There’s an entire generation of moms today who wouldn’t think twice about sitting their kids down in front of Netflix’s new “Baby-Sitters Club” show. And that, experts warn, is exactly the problem.
Like so many other women, they’re expecting the same innocent storylines they came to love from Ann Martin’s books in the ’80s and ’90s. What they’re getting is anything but.
Say goodbye to the regular cast of characters—and hello to 21st-century lessons in transgenderism, sex, dating apps, divorce, and feminism.
Mom Elisha Krauss assumed—like a lot of women her age—that the show and characters would be just as she remembered them.
“I was even happier when the TV-G rating popped up. Sure enough, when I went to my ‘kids’ profile, it was there too! Front, center, and ready to play. I didn’t even watch the trailer. I eagerly told our girls—four under the age of 11—that I had read the books as a kid and it was a show about hardworking babysitters who are friends in a cute small town.”
Within minutes, Krauss says, her jaw dropped. This wasn’t the Stonybrook, Connecticut, she knew. This was downtown Democratic National Convention headquarters, full of leftist propaganda she couldn’t believe was rated G. “I wouldn’t let these babysitters watch our girls in real life, so why would I let my girls watch them?”
Now, in episode four, the show has taken another disturbing turn—introducing a 9-year-old boy as a girl named Bailey.
“Those are my old clothes,” the boy tells Mary Anne in one scene. Confused, Mary Anne seeks out her friend Dawn, who tried to explain: “[I]f someone tried to make you do everything with your left hand, it would be super-weird right? That’s how Bailey feels. The same way that you know that you’re right-handed, Bailey knows she’s a girl … We all want our outsides to match our insides.”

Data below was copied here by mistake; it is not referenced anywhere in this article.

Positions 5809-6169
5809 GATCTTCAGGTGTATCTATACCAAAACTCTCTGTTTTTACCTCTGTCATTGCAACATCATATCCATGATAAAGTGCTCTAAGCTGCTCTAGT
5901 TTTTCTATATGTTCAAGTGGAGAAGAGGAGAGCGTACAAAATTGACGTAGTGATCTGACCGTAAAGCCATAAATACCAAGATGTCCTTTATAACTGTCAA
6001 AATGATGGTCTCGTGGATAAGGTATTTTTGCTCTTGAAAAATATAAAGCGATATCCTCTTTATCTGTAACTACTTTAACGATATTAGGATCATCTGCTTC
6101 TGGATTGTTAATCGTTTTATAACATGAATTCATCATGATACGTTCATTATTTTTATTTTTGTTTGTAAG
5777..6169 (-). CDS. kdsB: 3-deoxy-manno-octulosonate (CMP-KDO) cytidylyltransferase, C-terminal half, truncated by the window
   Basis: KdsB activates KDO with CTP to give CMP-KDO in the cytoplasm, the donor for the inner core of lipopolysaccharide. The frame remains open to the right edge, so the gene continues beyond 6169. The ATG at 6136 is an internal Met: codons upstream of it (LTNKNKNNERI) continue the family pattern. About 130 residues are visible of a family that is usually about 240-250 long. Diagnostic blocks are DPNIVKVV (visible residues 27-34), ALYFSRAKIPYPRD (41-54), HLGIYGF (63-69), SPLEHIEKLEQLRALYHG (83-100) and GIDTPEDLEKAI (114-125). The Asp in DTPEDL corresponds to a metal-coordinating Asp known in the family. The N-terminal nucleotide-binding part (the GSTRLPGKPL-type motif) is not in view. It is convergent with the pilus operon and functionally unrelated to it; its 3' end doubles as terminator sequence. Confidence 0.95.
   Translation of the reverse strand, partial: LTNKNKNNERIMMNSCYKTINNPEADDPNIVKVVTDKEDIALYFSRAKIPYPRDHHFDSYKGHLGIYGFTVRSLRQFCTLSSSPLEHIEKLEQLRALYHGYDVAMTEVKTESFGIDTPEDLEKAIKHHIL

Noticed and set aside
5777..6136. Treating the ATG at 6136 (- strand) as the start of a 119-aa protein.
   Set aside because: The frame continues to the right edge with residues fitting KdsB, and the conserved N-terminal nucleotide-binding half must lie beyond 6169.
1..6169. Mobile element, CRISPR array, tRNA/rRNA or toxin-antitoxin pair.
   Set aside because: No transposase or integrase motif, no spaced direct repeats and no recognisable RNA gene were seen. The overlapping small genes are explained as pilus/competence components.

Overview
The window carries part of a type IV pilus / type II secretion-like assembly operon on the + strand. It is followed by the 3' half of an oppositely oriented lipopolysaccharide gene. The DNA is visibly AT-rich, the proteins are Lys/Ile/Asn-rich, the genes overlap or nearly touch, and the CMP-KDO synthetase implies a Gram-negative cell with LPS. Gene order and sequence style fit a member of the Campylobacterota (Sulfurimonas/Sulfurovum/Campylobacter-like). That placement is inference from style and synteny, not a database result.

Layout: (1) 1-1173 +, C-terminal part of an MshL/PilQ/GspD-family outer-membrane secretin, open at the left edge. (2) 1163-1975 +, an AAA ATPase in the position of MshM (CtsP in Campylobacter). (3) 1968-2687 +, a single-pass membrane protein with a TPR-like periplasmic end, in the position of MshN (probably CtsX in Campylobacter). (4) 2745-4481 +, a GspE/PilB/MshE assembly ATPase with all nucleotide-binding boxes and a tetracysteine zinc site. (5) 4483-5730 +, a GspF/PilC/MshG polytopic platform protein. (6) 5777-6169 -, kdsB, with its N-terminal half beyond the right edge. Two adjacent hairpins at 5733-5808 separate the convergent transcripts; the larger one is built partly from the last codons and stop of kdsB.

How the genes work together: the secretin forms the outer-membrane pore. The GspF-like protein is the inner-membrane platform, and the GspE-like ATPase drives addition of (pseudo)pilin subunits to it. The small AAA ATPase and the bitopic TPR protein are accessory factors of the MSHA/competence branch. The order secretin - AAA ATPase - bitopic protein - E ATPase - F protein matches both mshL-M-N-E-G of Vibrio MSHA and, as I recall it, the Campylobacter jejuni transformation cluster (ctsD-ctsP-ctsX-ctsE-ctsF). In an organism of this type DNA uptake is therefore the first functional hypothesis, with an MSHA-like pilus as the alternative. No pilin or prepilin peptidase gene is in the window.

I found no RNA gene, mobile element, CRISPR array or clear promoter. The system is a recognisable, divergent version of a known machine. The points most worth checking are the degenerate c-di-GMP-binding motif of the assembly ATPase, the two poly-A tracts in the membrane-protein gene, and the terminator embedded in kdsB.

Like PBS’ “Arthur” and Netflix’s other outrageous show loosely based on “Anne of Green Gables,” producers seem dead set on turning wholesome, family-friendly stories into a weapon of indoctrination. And they’re doing it, the Family Research Council’s Peter Sprigg points out, under the guise of children’s programming. Where Anne is concerned, we’re talking about a show set in 1908. “So again, a beloved franchise is now being distorted and perverted to promote a radical 21st-century LGBT agenda.”
On “Washington Watch,” Sarah Perry seemed as confused as anyone else why these media giants would take such a huge risk.
“Well, it’s not because this is going to increase their ratings,” Sprigg said. “In fact … I found an article for a few years ago that there were a number of gay-themed TV shows that were either canceled because their ratings were so poor, or they saw a sharp decline in their viewership from the first episode on—when people realized what the agenda was. So it’s clear this is not meeting consumer demand.”
And yet, as these shows prove, Hollywood is willing to introduce these controversial storylines even at the cost of viewership.
So what can parents do? Perry, like most moms, heard the title “The Baby-Sitters Club” and assumed it was a completely innocent show. “I would automatically think this was suitable viewing for my kid. Is it strictly a matter of reviewing everything? Watching side by side?”
Absolutely, Sprigg said. “There are resources to help. Organizations like the Parents Television Council and Movieguide that draw attention to the content of this type of programming.”
But parents, he warned, can’t take anything for granted. “They need to be aware. I think a key lesson is: There is no secular franchise of entertainment that you can assume is safe from this type of agenda … And so parents who are concerned about that just need to realize—you can’t assume that because it’s the Disney Channel or because the channel is labeled ABC Family or PBS that the show is family-friendly.”
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